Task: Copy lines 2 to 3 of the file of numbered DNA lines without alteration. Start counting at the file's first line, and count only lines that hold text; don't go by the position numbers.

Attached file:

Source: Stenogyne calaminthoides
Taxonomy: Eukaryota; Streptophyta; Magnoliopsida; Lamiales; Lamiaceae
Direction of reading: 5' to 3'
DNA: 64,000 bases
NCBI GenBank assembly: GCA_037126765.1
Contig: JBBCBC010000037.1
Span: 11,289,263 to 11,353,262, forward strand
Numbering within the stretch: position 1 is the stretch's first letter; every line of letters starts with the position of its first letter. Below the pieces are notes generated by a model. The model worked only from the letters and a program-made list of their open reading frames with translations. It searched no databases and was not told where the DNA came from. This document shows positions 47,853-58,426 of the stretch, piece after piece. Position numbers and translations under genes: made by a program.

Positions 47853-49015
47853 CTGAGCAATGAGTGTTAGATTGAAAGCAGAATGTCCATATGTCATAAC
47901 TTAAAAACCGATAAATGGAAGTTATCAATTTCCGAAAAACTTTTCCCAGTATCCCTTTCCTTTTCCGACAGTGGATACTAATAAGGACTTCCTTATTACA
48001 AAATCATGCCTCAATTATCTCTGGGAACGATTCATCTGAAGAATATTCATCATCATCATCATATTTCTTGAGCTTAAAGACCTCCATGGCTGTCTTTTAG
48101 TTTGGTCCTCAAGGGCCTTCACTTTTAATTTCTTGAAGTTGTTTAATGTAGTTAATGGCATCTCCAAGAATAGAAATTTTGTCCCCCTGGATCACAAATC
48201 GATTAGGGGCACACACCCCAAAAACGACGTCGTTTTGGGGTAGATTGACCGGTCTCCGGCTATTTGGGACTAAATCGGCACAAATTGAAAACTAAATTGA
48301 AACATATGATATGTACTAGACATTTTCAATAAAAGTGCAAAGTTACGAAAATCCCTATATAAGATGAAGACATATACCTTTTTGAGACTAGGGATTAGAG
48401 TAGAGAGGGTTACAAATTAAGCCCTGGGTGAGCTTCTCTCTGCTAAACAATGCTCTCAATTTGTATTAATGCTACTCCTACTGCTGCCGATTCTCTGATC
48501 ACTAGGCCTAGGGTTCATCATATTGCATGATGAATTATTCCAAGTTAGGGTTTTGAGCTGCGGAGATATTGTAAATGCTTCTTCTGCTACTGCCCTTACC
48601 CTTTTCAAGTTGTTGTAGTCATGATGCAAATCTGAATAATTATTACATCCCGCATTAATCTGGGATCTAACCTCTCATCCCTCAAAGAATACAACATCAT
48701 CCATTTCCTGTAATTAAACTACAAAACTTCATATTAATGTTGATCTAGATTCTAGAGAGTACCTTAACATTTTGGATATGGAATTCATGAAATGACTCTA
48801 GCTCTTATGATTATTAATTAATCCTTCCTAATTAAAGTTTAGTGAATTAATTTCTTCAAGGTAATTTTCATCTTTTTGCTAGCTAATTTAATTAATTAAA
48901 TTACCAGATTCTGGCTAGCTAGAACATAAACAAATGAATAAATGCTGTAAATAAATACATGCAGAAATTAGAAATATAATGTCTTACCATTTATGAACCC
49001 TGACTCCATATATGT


Taxonomy: Eukaryota; Streptophyta; Magnoliopsida; Lamiales; Lamiaceae
Direction of reading: 5' to 3'